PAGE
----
"They're going to get to experience Western heritage in a very unique way, and I'm proud to be able to be an ambassador for that. " The Prime Minister announced Canada's official gift to the couple - the The Duke and Duchess of Cambridge's Parks Canada Youth Ambassadors Program, celebrating the Parks Canada centennial and aimed at drawing younger generations through the gates. The Royal Couple resumed its public schedule Thursday in Calgary after spending a private evening at the remote Skoki Lodge near Lake Louise in the Rocky Mountains.
It was upon arrival at the airport that they were given their white cowboy hats, a ceremonial tradition during Stampede time. Catherine, wearing a yellow dress whipped by high winds, greeted six-year-old cancer patient Diamond Marshall, whose request of the Children's Wish Foundation was to meet a princess.
Catherine spoke with the girl, who lost her mother to cancer four years earlier, for several minutes on the tarmac.
"Diamond was just jumping like a bean, she was so excited," father Lyall Marshall said.
The royals were shown a lesser-known side of Calgary, too – touring a University of Calgary health research centre. And at the airport, they were greeted by the local MLA Darshan Kang, local MP Devinder Shory and Mayor Naheed Nenshi – a sampling, the mayor pointed out, of the city's diversifying population.
"The Canadian family is another of the abiding memories that will stay with Catherine and me," the Duke said. "Canada is not just a great union of provinces and territories, it is a great union of peoples from many different backgrounds who have come together to make this a model - and a magnet - for those who value freedom, enterprise, tolerance and compassion. A country where all can get on individually - and yet all can get on as a national community."
In that wide-ranging appeal is where Calgarians see their city's strength.
"It's obviously a great pleasure and a great privilege that they were able to make time for us here, that they were able to make time at this great time of year when they see Calgary at its absolute best, and we're thrilled to have them," Mr. Nenshi said.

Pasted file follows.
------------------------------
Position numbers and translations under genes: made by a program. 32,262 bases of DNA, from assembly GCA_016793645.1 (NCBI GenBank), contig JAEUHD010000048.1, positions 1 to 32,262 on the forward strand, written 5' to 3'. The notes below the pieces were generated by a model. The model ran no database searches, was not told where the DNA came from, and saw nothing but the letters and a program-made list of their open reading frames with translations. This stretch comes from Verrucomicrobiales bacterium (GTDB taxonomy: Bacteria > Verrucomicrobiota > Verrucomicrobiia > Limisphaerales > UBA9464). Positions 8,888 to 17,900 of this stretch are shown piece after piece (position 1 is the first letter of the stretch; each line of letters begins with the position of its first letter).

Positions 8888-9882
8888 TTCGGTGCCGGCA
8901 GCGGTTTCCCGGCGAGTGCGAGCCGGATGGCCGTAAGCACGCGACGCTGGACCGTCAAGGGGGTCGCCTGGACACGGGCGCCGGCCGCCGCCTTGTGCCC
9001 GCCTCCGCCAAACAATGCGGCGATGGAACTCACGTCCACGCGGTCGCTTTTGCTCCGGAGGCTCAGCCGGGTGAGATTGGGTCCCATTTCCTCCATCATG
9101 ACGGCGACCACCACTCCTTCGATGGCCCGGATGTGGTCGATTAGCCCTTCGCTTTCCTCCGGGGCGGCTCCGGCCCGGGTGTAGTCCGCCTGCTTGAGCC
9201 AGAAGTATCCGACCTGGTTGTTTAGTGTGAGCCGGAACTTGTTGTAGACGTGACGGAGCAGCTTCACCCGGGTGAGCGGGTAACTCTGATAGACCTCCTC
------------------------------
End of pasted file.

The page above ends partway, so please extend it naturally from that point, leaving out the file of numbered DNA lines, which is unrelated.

"They're going to get a nice cross-section of the city over the last couple of days. They're going to learn a little bit about what we're doing in really advanced research and development … in health care and the energy sector and environmental sciences. And they're going to see me ride a horse. What could be better than that?"
The Royal Tour's second last day in Canada coincided with word that News of the World, a popular British weekly, would be shut down amid a phone-tapping scandal. The paper's royal correspondent, Robert Jobson, who also works in television, continued covering the tour and set off to its next destination, Los Angeles. "Just life, it happens," he tweeted.
The paper had a tense relationship with the entire Royal Family. The Royal Highnesses press secretary and spokesman, Miguel Head, declined to comment in an e-mail, but said after landing at Calgary's airport:
"We're not touching this one. It was the Prince and his brother that started this whole thing with their aides being tapped."
That controversy, however, was all overshadowed in Calgary by the Royal tour itself. Thousands lined the route the Royals' carriage took. Demonstrating the gracious touch Canadians have repeatedly praised them for throughout the tour, the Duke emphasized the country's ties to his family.
"In 1939, my great grandmother, Queen Elizabeth The Queen Mother, said of her first Tour of Canada with her husband, King George VI: 'Canada made us'. Catherine and I now know very well what she meant," William said. "Canada has far surpassed all that we were promised. Our promise to Canada is that we shall return. Thank you."